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Athletic director offers pep talk

Photo by Ricki Barker

Photo by Ricki Barker

ALBANY, Ga. -- While the Exchange Club of Albany fights child abuse with donations, scholarships and other support, it doesn't ignore the character-building aspects of school sports.

"We are really interested in school sports," said Bill Alford, an Exchangite. "The more opportunities for athletics, the better the city is for kids."

About 100 club members met for their usual Friday lunch and heard a rundown of planned improvements for the Dougherty County School System's athletic programs this fall from Johnny Seabrooks, the system's director of athletics.

"If students are out for sports," Seabrooks said, "parents know where they are and what they are doing,"

Seabrooks outlined the precautions taken for football practice in the blistering heat, training student aides and the plans for Hugh Mills Stadium.

With temperatures moving into triple digits, when the heat index hits 105 practices outside are called off, Seabrooks said. Many other places wait until the index reaches 116, he added.

Water breaks are required by the DCSS board to be given every 20 minutes. Heat illness is the most preventable health issue in sports, Seabrooks said.

"All the fields have lights," Seabrooks said. "When it gets to be about 7 p.m. and it cools off, they can practice."

Student aides are planned to be at practices and games, Seabrooks said. These students have training in CPR and in recognizing the symptoms of a concussion, among other health training to help with safety of athletes.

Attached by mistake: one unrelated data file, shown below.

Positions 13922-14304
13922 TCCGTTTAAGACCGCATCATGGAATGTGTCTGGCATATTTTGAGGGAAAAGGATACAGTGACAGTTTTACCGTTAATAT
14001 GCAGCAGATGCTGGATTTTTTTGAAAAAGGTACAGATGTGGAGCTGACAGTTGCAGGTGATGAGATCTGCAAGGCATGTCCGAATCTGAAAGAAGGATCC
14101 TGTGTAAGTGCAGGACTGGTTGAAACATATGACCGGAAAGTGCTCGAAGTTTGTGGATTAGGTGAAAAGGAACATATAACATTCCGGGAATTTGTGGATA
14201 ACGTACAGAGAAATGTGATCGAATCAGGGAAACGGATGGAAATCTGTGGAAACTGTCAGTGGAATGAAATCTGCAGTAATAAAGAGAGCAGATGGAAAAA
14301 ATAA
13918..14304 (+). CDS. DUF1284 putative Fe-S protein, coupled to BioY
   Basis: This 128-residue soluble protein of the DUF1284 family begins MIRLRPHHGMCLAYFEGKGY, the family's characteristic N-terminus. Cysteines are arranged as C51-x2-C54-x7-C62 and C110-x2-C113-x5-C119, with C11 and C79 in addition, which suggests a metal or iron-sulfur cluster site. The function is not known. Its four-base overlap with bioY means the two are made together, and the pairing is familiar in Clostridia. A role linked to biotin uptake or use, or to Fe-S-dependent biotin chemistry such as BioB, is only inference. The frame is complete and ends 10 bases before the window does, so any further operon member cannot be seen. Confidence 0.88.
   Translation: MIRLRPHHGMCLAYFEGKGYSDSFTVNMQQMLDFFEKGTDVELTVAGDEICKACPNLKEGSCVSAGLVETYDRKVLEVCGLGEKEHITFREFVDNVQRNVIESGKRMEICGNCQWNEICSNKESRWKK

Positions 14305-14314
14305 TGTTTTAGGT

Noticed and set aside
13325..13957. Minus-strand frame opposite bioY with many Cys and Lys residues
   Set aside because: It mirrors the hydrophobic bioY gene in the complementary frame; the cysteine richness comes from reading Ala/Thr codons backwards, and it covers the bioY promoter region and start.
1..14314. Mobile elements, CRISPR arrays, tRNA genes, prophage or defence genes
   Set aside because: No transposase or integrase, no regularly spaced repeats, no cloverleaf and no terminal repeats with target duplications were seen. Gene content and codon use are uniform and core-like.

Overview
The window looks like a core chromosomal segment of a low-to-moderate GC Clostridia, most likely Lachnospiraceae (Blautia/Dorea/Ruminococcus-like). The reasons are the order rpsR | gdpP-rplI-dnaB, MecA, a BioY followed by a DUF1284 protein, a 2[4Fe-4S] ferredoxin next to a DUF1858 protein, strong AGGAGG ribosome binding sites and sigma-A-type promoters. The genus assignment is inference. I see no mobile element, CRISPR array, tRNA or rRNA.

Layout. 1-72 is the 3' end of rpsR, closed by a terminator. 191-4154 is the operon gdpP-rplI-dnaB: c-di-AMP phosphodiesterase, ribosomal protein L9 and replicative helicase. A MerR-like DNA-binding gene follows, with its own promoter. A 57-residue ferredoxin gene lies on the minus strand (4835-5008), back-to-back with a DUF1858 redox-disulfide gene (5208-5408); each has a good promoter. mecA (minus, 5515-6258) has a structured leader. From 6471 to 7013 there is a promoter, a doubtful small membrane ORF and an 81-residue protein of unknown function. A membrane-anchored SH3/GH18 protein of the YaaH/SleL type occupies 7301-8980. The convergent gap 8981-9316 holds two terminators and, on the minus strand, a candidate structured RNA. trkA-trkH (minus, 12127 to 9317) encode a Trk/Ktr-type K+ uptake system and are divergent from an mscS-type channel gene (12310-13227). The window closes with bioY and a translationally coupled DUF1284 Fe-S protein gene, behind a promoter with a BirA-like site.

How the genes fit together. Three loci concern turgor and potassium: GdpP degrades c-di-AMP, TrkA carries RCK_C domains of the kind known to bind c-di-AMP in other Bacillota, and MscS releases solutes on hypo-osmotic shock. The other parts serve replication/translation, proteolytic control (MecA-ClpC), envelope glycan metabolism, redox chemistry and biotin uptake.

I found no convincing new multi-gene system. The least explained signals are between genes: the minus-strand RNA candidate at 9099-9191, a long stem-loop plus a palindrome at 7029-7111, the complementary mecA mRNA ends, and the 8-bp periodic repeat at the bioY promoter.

Improvements to Hugh Mills Stadium that are planned include video boards on scoreboards with a timing system for track and artificial turf.

Mentioning "AstroTurf," a brand name for artificial turf, brought questions about safety from the Exchangites.

Seabrooks assured the club members that advances in the design and manufacturing of artificial turf have come a long way. The turf allows for free movement of runners' feet when they turn instead of catching their feet and allowing an ankle to twist.

With the cost of maintaining real grass, drainage and other problems, the installation of artificial turf would be a good move for the stadium, Seabrooks said.

"I understand that the new type of artificial grass would extend the life of the field," said Jerry Clack, an Exchangite. "If you play one game a week, the grass can come back. But they play three games a week. In the long run, it will pay off."

In other club business, Larry Scully, last year's club president, was recognized for his contributions to the club nationally.

"This honor is recognition of the club, recognition of you," Scully said on receiving a plaque.

The club was also one of 23 clubs in the nation out of more than 250 to receive a "Big E" award from the national headquarters for its community service.